What is a Virtual Private Network?
A VPN is a network built for the private use of a particular institution over the shared public infrastructure. VPNs work by establishing secure "tunnels" for the transfer of information. Because the data which passes through such tunnels is encrypted, it is protected from unauthorized access. Additionally, the VPN tunnel end-points (aka peers) authenticate with each other to prevent identity spoofing, and verify all received data to ensure that it has not been altered during transmission.
LBNL uses VPN technology to provide secure connections for remote access users. Because LBL-VPN users are assigned an IP address in the lbl.gov domain, they can access Laboratory resources as if they were on-site.
LBL-VPN is a software-based VPN service. Employees wishing to use LBL-VPN must install VPN client software on their computer(s). The software is available, free of charge, from https://software.lbl.gov.
Who can benefit from a VPN?
In general, three groups of people can benefit from LBL-VPN service:
- Home users with Internet connectivity who need to access otherwise restricted LBNL network resources
- Users on travel or on remote assignment who need access to otherwise restricted LBNL network resources
- Any LBNL remote user who wants their data to be encrypted across the Internet while communicating with LBLnet.
How can I sign up for VPN service?
No signup is needed. Download the software from LBL's Software Download Page and install it on your computer. Use your LDAP User Name and password to connect with LBL-VPN.
How much does it cost?
VPN is provided free of charge to LBNL employees.
Are iOS and Android devices supported?
Yes, modern iOS and Android devices are supported.
How do I change or recover my VPN password?
LBL-VPN authenticates user connection requests based on their LDAP username and password.
Your LDAP (Berkeley Lab Identity) password may be changed here: https://password.lbl.gov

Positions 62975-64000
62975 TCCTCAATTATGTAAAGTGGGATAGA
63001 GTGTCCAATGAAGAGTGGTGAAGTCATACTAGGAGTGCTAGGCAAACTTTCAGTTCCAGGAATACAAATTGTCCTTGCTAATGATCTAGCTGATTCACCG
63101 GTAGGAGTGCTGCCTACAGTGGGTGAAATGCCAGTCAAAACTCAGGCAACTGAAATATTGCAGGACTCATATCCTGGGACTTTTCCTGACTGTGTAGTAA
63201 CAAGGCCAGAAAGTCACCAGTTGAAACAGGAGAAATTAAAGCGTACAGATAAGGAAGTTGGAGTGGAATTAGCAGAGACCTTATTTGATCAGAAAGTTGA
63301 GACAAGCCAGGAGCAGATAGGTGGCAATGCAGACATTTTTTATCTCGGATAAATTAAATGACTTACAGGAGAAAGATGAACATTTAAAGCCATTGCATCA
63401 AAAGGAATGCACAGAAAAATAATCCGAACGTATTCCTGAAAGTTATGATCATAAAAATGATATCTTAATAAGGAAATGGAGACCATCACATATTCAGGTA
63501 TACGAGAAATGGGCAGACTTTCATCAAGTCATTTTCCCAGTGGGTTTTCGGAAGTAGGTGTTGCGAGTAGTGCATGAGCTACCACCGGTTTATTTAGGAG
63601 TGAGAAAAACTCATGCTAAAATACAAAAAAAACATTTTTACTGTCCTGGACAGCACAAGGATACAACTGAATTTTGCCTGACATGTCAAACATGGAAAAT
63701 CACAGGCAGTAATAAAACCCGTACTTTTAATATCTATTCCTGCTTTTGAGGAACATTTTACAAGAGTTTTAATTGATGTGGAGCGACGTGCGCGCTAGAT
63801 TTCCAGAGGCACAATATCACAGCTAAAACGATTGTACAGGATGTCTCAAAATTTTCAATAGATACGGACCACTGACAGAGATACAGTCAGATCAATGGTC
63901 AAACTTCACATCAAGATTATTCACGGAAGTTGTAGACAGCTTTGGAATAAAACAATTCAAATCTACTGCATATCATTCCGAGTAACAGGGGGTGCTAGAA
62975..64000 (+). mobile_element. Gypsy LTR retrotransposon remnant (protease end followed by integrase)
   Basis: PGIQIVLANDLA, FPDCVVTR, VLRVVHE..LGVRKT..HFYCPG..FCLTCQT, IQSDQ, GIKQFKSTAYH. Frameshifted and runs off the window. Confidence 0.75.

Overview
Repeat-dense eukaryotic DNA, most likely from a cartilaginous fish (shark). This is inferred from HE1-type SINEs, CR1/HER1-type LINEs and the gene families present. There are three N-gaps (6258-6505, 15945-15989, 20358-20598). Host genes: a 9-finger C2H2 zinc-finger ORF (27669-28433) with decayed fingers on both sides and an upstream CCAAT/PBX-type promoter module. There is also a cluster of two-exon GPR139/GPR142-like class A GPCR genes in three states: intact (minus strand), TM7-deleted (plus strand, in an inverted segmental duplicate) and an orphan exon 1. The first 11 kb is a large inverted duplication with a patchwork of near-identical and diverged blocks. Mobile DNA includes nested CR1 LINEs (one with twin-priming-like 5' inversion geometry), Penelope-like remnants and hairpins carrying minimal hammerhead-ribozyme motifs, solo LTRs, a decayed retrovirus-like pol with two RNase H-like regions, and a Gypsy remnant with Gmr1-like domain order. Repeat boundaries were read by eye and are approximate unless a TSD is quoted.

If you don't know or have forgotten your LDAP password, you can reset your password at https://password.lbl.gov.
When I'm working through a VPN tunnel at home, is all my traffic tunneled through the Lab?
Yes. When you connect to Yahoo, for example, your request is encrypted, tunneled to the Lab, decrypted, then routed to www.yahoo.com. For all practical purposes, you are "on site," and for that reason you may want to review the Lab's policy for appropriate computer use:https://commons.lbl.gov/display/rpm2/Acceptable+Use+of+Information+Technology.
Is it possible for me to choose when my traffic is tunneled through the Lab, and when it goes out "in the clear"?
While connected to LBL-VPN, you are not able to choose which traffic gets tunneled through LBLnet and which does not.
If you do not want your traffic to be tunneled (and subject to monitoring by LBNL), disconnect from VPN and access the Internet directly through your local provider.
Note: Due to this restriction, local area network devices, such as printers, will be unavailable to you while connected to LBL-VPN.
However, directly connected devices (e.g. via USB), should continue to work.
When my VPN tunnel is enabled, will network performance decrease?
While there is some overhead associated with VPN security features, end-users typically do not detect any performance degradation.
Computers manufactured after 2002 easily meet the system requirements for LBL-VPN.